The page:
The startup world is renowned for its unique workplace culture, buzzwords and weird pitches. Now, a new book details one journalist’s time at one such company. Dan Lyons talks about his ‘year in Startup Hell’ over on Fortune.
Long-running Star Wars podcast TheForceCast is closing down. Run by TheForce.net for a decade, the podcast has been a major touchstone of Star Wars Fandom. Behind the scenes changes and uproar over the show’s new direction brought it to a halt. Tosche Station has an in depth look.
We really dig translated science fiction, and fortunately, it seems as though there’s a whole bunch of new books being translated into English for the first time this year. SF Signal has a great roundup of books coming in from Russia, Cuba, Japan and China.
1950s America relied on a greater share of renewable energy than the present day. The reason for that was that the nation’s lower demand for energy meant that the nation’s hydroelectric dams could supply most of that demand.
The Flint Water crisis has been a major wake-up call about the water quality in municipalities across the country. The Verge takes a deep dive into history behind the disaster in Michigan.
It’s one of the most iconic film props of all time: the Maltese Falcon. For years, collectors have sought them out, but finding the original, screen-used props were difficult. Over on Vanity Fair, Bryan Burrough takes a look at the story behind the statues.
Bill Watterson has been notoriously reluctant to license his famous comic, Calvin and Hobbes. So when an artist began mashing up the comic and Frank Herbert’s Dune, the lawyers came out. What happened next might surprise you.
Micah Hayman figured out that the best way to get his son to stop crying was Imperial March. Parenting done right.
Science fiction has been huge this year with books like Aurora by Kim Stanley Robinson and movies like The Martian. NPR takes a look at the new crop of science fiction stories that shoot for realism.
Ray Bradbury has long said that his education came from libraries. It’s fitting then, that the Carnegie Library in Waukegan Illinois might become home to a museum devoted to the famous author.
Space is big. Really really big, and despite science fiction stories that rely on interstellar travel, in all likelihood, we’re probably never going to colonize the stars. Over on Boing Boing, Kim Stanley Robinson outlines why Earth will be our only home.
It used to be that you’d know if a show would be cancelled after just a couple of weak episodes. With the enormous amount of new television shows out there, networks are more reluctant to give programs the ax, opting to give them a bit more time to find an audience.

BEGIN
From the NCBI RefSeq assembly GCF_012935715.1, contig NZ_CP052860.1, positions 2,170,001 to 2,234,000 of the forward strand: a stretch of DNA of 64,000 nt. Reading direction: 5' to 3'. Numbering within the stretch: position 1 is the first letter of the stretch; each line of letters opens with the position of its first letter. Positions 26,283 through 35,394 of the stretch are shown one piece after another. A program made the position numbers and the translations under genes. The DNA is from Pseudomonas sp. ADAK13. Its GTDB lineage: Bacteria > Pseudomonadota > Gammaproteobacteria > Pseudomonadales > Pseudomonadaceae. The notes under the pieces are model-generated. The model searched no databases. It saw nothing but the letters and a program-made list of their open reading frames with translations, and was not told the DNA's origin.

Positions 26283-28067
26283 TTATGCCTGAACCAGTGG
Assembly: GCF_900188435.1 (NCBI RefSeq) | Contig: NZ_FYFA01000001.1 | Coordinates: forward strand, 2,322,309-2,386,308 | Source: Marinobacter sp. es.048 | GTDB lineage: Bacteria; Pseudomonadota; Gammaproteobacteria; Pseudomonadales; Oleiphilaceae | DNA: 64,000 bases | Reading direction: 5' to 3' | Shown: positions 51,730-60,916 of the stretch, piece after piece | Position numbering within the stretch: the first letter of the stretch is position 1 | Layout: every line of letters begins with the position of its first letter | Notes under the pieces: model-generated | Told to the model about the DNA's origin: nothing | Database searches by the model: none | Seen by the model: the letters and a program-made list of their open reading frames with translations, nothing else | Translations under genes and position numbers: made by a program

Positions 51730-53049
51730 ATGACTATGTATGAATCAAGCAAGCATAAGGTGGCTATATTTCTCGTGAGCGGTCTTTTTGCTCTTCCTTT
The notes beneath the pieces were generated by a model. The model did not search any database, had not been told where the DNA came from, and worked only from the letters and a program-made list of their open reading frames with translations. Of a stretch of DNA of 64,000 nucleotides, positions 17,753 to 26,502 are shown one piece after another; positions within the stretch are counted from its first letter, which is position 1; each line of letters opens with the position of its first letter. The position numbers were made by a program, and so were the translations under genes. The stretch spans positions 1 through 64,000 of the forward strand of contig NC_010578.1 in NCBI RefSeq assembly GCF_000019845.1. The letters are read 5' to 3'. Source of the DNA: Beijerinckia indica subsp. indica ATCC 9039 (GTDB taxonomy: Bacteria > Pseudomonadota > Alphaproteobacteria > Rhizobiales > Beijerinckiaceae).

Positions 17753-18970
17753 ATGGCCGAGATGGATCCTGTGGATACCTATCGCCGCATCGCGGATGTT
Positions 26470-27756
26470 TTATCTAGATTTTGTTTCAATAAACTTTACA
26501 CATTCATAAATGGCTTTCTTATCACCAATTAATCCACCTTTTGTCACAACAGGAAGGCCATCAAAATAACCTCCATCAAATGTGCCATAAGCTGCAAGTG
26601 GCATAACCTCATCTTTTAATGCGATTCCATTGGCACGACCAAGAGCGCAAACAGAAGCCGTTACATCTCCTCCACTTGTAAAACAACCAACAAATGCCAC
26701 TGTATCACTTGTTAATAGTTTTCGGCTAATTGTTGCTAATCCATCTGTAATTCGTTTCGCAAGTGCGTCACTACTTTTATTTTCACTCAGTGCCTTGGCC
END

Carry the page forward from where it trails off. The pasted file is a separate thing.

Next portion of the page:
As dystopias have proliferated throughout science fiction, more optimistic authors such as Kim Stanley Robinson have tackled a brighter future for humanity. The New Republic has a fascinating article on the subject that’s well worth reading.
Our biggest planet in the solar system is also one of the best: it’s got crazy weather systems, it’s probably saved Earth from enormous impacts, and it’s got hundreds of moons orbiting it. The Atlantic goes over all the ways Jupiter is their favorite planet.
In 2014, the King County Library system of Seattle distributed over 21 million items between 48 branches. As library systems grow, they’re increasingly turning to technology to manage the logistics of getting materials to patrons.
There’s always been some level of tension between genre and literary fiction, but according to novelist David Mitchell, avoiding genre is a “bizarre act of self-mutilation”.
Halo and XBox have long been synonymous: the former is credited with the blockbuster success of the latter. Now, with Xbox One struggling against competing devices, all eyes are Halo 5. Over on Bloomburg Magazine there’s a great profile of Bonnie Ross, 343 Industry’s CEO.
Go to Amazon.com right now, and you’ll probably find a book that you’re looking for for $.01. Even with shipping, that’s a steal. The New York Times takes a look into the industry of buying books in bulk (sometimes from the trash) and reselling them for a penny.
Thousands of films have been made that haven’t been seen in years: they remain locked away in studio vaults. With the advent of streaming and on-demand services, they’re starting to figure out ways to release more and more of these films to the public.